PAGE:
Screen printing is a great way to make your own unique t-shirts. With just a few items from your local craft store and a little bit of time and patience, you’ll have a wardrobe full of one-of-a-kind t-shirts, and any other items of clothing you wish to print such as jackets, tank-tops and skirts.

You’re going to make a mistake or two on your first few attempts, but once you get the hang of it you’ll be creating your own line of fashion items that will be exclusively for you, or perhaps turn into a global empire!

Here you’ll learn two different, but similar ways to screen print your own t-shirts. For both techniques you’ll need:

  • A screen and frame – you can either purchase these separately and make your own, or buy a ready made printing screen.
  • A t-shirt
  • Squeegee
  • Silk screen fabric ink
  • Stiff piece of cardboard, able to fit inside your t-shirt
  • Tape – any type is fine, as long as it sticks to the screen (masking tape is you’re best choice)
  • Latex gloves
  • A cover for your work surface (an old sheet or taped down garbage bag works fine)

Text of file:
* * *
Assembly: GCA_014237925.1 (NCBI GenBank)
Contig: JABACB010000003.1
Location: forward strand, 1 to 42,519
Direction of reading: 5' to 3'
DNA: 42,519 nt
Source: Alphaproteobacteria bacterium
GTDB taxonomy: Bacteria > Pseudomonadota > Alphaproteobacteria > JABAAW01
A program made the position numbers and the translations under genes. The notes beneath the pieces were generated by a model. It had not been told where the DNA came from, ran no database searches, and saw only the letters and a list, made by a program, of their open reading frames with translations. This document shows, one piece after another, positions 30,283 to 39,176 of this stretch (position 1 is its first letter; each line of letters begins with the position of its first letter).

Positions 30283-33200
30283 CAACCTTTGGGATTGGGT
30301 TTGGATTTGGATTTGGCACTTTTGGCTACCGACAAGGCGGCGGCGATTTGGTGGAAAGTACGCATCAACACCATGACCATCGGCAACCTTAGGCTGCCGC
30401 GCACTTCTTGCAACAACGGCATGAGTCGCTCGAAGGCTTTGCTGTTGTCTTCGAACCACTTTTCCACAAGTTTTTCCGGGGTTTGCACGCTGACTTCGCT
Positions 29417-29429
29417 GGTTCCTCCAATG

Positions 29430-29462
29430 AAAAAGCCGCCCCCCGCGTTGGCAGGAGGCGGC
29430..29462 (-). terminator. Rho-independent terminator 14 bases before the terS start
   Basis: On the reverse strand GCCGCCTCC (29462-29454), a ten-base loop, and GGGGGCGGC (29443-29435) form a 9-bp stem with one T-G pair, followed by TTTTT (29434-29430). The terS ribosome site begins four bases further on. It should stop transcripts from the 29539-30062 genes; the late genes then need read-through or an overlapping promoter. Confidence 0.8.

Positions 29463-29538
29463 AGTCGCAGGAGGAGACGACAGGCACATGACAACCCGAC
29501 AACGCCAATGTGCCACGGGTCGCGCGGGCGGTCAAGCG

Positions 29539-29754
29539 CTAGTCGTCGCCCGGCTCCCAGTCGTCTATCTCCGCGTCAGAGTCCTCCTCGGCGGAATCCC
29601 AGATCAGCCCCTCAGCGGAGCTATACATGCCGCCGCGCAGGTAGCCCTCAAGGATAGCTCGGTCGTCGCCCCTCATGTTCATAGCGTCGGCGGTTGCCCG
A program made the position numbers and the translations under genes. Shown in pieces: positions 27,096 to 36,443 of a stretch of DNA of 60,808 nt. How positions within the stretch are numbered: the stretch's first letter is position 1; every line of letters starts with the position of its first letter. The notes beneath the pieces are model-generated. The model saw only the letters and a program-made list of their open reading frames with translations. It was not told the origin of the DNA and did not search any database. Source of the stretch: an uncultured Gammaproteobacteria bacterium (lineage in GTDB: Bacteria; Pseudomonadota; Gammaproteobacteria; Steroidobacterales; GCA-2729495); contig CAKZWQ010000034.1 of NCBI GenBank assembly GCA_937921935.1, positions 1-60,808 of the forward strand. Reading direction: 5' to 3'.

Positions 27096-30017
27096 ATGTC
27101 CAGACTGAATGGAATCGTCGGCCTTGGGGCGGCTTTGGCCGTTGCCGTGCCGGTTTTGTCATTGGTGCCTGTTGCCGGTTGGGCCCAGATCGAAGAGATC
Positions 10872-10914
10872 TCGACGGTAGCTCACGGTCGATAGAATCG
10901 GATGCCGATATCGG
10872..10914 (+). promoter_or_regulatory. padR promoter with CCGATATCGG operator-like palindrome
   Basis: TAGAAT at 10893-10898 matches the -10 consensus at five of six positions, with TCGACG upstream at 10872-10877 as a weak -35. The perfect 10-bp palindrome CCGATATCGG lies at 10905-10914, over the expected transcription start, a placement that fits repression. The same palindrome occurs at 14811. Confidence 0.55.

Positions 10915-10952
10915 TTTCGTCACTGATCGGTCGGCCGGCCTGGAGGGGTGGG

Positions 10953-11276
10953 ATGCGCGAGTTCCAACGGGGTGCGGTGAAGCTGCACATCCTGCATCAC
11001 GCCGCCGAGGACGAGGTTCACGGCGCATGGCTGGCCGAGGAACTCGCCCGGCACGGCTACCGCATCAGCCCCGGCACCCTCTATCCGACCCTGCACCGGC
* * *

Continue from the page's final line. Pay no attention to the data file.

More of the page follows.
The first technique we’ll demonstrate is using a stencil where you’ve cut out the design, the second using a transparency sheet with your design printed on it. As such, in addition to the supplies above, you’ll also need:

  • Stencil technique
    • plain paper
    • craft knife
  • Transparency sheet technique
    • transparency paper
    • photo emulsion
    • emulsion remover
    • desk lamp with 250 watt light bulb
    • Scoop cutter to apply photo emulsion if you prefer this tool to a squeegee

The stencil technique is a little easier to master, particularly for those new to screen printing. However the detail in your print will be limited by your ability to cut your design from the paper to create the stencil. The transparency sheet technique is a little more complex, but the designs you can use on your t-shirts are limited only by your imagination.


  1. Draw your design on the paper and cut it out with the craft knife. Basic drawings, or patterns using geometric shapes work really well.
  1. Lay your paper on the screen to get an idea of how much space will be covered. Apply tape on the underside of the screen that will be in contact with your t-shirt to any area not covered by the stencil. This will ensure no paint comes into contact with your t-shirt, apart from the design cut out from your stencil. Word of warning, don’t tape your stencil to the mesh during this step!